Spring calving season is nearly upon us again, and along with it all the dangers that accompany it.
There is a risk attached to calving at the best of times, but cutting out some common malpractices can help minimise that.
The cow is served by an overly-large bull
A farmer has to use discretion when picking the right bull for his herd.
While it seems like good business sense to get as big a calf as possible to maximise your margins, it can be counterproductive.
You’ll get no margin if you can’t get the calf out alive or if the cow dies in calving.
Picking stock that is too big for the cow can lead to difficulties in calving, as the calf is too big for the cow to handle. Cesarian sections are a solution to this, but it is a situation you would like to avoid.
Misuse of a calving jack
Calving jacks are a great piece of kit for giving the cow a helping hand. Calving jacks can pull six times stronger than a man and five times stronger than a cow can push her calf out.
Misuse of the jack, however can make things worse and be sore on both your calf and dam. It can lead to rib and hip fractures for the calf.
One common practice used by many farmers is to release tension from the jack once the calf’s ribs are outside the cow to let the calf hang from their hips, be careful not to lever the calf too much on their back as they can be easily injured.
Not getting the cow in the right physical shape
If a dam is too thin, she can struggle for energy during calving, and if she hasn’t been able to compete for silage with bigger stronger cattle, the calf may be weaker and less vigorous.
If a dam is overly-fat, on the other hand, she may need help during calving.
This is because in such cattle, fat is deposited in the pelvic area, reducing the size of the pelvic canal, and making it harder for the calf to get through.
Special attention has to be paid to a first-calving heifer, who should be approaching their mature body weight by the time of calving.
According to Teagasc, Farmers should aim to have these heifers at 60% of their mature weight at breeding and 80% at first calving.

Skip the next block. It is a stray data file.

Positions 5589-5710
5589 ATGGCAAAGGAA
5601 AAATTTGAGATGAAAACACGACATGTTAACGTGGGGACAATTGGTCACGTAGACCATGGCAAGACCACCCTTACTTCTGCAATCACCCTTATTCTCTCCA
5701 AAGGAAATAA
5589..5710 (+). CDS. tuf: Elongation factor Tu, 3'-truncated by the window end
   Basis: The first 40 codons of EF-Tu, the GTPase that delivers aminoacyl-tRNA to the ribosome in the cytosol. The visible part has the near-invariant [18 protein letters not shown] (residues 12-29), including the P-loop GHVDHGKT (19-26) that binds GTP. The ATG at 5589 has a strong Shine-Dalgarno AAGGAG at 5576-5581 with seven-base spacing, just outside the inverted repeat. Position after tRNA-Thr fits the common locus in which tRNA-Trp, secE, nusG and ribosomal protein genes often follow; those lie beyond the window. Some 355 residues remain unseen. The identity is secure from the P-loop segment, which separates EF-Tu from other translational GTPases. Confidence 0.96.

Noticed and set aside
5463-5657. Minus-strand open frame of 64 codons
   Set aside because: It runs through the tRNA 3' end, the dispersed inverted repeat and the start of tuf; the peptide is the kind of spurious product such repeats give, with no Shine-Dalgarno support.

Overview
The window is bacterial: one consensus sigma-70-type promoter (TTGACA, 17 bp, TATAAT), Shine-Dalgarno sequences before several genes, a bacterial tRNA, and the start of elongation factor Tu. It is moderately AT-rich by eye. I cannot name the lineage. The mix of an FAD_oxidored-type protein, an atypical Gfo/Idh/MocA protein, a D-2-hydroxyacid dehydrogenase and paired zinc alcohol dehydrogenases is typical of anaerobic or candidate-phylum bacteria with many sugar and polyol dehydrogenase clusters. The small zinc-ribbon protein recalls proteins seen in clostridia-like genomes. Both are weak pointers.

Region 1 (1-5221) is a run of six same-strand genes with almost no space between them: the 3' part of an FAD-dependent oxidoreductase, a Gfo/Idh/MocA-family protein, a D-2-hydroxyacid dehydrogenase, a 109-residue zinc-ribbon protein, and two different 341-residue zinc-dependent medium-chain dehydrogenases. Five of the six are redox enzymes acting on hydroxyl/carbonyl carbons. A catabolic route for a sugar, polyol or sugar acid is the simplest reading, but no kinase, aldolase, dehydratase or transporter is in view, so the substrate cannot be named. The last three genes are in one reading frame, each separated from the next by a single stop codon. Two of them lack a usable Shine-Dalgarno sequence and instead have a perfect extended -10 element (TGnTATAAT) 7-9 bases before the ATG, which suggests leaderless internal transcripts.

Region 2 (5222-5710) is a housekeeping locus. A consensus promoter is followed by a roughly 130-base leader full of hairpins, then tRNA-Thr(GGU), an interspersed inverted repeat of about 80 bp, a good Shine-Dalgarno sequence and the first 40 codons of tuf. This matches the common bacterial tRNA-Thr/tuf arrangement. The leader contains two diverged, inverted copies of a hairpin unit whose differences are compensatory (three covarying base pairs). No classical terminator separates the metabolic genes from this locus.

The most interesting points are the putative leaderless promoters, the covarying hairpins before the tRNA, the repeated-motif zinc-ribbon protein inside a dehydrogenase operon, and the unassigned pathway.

This varies in different breeds, however. According to Teagasc, Holstein Friesians should be approximately 85% to 90% of their mature body weight.
Not leaving enough room to calf
Cows should be given ample room when they come close to calving, preferably in their own calving pens. If they don’t, it can be difficult for a cow to calf properly and easily.
Unsafely clearing a calf’s lungs
‘Hanging’ a calf is a method of clearing a newborn calf’s lungs by lifting them so the head is below the chest, or hanging them on a sloped surface and letting the fluid drain out.
Farmers should never hang them upside down over a gate or swing the calf as this will distress the calf and make it more difficult for them to expand their lungs to breathe.
Additionally, the calf should not be hung for more than 1-2 minutes as it labours the calf and can cause more stress for both calf and farmer.
Helping the cow calve too early
The first step in the calving process is cervical dilation or in simpler terms; a relaxation of the muscles keeping the uterus closed to keep the calf inside and everything else outside.
If you intervene too early it can be harmful to the cow and calf.
Tools like Moocall’s calving sensor can help you trust your discretion as to when to start helping the cow, with cows calving on average one hour after the first text.
Using the wrong type of lubricant
Washing up liquid will not suffice as a lubricant while a cow is calving because it breaks down the natural lubricant of the cow, can cause inflammation in the birth canal, impedes to movement of the calf and can affect cow fertility later on.
Properly formulated veterinary lubricants will stay around longer, are less likely to dry out during the calving and are kinder to the animal – invest in proper lubrication.